Protected by the Flora and Fauna Protection Ordinance, Wilpattu is Sri Lanka's oldest National Park. It boasts of many things: being the largest park in the country, it's also home to an absolutely unique ecosystem of villus which contains both salt and freshwater, in addition to a plethora of wildlife ranging from elephants to leopards and sloth bears.
Its National Park status was obtained over a number of years from 1938 to 1973 — but is unfortunately under threat (along with three of its nine adjoining forest reserves), as an unsurprising result of human-nature conflict where the former attempts to colonize the forest.
As things currently stand, over 3400 acres of forestland is under destruction, environmental activist Nayanaka Ranwella from the Wildlife Conservation Forum said. He added that deforestation currently occurs in three separate areas of the forest and its adjoining reserves, mostly due to illegal resettlements. The reserves that are currently under threat are Vilaththimulam, Kallaru, and Periyamurippu, despite regulations being in place to protect them.
The red outlines in the following images highlight the extent of deforestation that's occurred since 2012 to 2015.
According to site reports, the clearing of forests began back in 2009. The main reason for this was to provide homes for people displaced during the war, and the area was penned off for housing schemes. Environmentalists note while there used to be settlements close to the reserve and that ruins of a mosque are to be found in the area, none of these were within the reserved lands.
In terms of Section 78 of the Forest Ordinance No.16 of 1907 (as amended) the definition of forest reserves in Sri Lanka are defined as
(a) “a forest and every part of a forest declared to be a reserved forest under the provisions of section 3 of this Ordinance, or the corresponding provisions in any enactment repealed by Ordinance No.16 of 1907, or in any enactment to be hereafter enacted for the purpose of defining reserved forest” and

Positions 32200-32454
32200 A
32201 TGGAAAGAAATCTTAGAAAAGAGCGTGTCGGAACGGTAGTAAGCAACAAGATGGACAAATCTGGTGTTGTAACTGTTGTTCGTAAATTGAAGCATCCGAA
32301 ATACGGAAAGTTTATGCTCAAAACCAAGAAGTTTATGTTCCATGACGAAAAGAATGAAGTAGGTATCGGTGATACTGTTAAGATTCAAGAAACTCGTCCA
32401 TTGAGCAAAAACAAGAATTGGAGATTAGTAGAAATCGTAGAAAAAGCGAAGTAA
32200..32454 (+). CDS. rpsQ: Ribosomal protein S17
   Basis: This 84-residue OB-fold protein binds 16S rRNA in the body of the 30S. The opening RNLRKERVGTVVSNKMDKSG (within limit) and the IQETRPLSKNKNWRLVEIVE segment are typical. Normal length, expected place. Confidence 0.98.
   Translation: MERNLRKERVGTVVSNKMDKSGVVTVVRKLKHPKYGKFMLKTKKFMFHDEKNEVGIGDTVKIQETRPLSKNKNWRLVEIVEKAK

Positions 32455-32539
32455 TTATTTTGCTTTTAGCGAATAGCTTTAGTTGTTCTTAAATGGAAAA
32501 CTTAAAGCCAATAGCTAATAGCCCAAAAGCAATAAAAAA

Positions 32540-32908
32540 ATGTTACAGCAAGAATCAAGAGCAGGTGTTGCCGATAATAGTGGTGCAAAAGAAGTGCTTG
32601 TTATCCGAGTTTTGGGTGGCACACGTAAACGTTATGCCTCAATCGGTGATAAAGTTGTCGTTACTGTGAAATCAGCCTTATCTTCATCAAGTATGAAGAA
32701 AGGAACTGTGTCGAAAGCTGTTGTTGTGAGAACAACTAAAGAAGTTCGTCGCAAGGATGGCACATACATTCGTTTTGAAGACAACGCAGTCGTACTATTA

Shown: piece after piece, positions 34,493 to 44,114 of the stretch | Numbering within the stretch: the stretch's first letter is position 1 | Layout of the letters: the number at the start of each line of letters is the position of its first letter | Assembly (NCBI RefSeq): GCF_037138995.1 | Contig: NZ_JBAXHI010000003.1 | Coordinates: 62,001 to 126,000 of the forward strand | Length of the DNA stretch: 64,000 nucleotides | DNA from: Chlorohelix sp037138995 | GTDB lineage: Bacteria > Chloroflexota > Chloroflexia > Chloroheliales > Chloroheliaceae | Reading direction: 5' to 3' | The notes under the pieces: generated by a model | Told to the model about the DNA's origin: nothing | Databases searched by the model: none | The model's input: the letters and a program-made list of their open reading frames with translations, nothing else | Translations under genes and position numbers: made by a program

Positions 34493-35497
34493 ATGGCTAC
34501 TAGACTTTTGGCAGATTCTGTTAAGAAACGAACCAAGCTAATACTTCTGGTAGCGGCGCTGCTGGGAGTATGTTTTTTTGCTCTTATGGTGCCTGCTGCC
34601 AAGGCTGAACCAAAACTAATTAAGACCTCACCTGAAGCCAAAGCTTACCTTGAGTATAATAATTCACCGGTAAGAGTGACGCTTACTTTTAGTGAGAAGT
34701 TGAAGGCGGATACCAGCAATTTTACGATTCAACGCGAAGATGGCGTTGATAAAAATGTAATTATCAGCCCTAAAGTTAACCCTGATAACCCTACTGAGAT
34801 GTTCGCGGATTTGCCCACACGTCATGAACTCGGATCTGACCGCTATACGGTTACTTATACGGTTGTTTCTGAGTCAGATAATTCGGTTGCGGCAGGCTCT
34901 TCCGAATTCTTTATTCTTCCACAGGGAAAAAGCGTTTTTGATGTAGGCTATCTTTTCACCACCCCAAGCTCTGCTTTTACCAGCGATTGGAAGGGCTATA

(b) “plantation, forest depots, and chenas planted with forest trees;”
And in terms of Section 7 (1) of the Forest Ordinance;
Any person who in a Reserved Forest, inter alia;
a) trespass or causes trespass or remains therein;
c) fells a tree or cuts or drags timber, causes damage by negligence or intentionally strips off bark or leaves from any tree or girdles, lops, taps or burns a tree or does any act to damage or destroy any tree;
k) clears or breaks up soil or dig any land … prepares any land for building purposes … or erects a hut or any building whether permanent or temporary or occupies any building so erected
l) constructs any road, alter or damage any road already constructed, uses any road so constructed, damages, alters, disfigures or removes any wall, ditch embankment, fence, hurdle … name board, sign board or any other boundary mark;
shall be guilty of an offence and be liable on conviction to imprisonment or to a fine or to both such imprisonment and fine.
In terms of the provisions of Part IVC section 23AA of the National Environmental Act No. 47 of 1980 (as amended);
(1) Notwithstanding the provisions of any other written law, from and after the coming into operation of this Act, all prescribed projects that are being undertaken in Sri Lanka by any Government department, corporation, statutory board, local authority, company, firm or an individual will be required to obtain approval under this Act for the implementation of such projects” and
In terms of the provisions of National Environmental Regulations No. 772/22 of 1993 under the National Environmental Act (as amended), of prescribed activities,
Schedule Part I; the “conversion of forests covering an area exceeding 1 hectare into non-forest uses” and
Schedule Part III; that, inter alia, any area “within 100m from the boundaries of or within any area declared under the Forest Ordinance”;
must be subject to an Environmental Impact Assessment as provided for in the National Environmental Act which is the overarching applicable law for environmental protection in the country.
Source: Environmental Foundation Limited's site report.
Conclusion & Recommendations
Despite being such a large scale issue, the government is yet to take action against the encroachers. The Environmental Foundation Limited points out that encroachment leads to the destruction of habitat, including space for wildlife to move through freely.
Environmentalists recommend a detailed analysis of existing Gazette notifications in order to be clearer about specific boundaries and demarcations, and to consult relevant environmental and civil society stakeholders to mitigate damage.
For more information on visiting and travelling around Sri Lanka's National Parks, check our blog.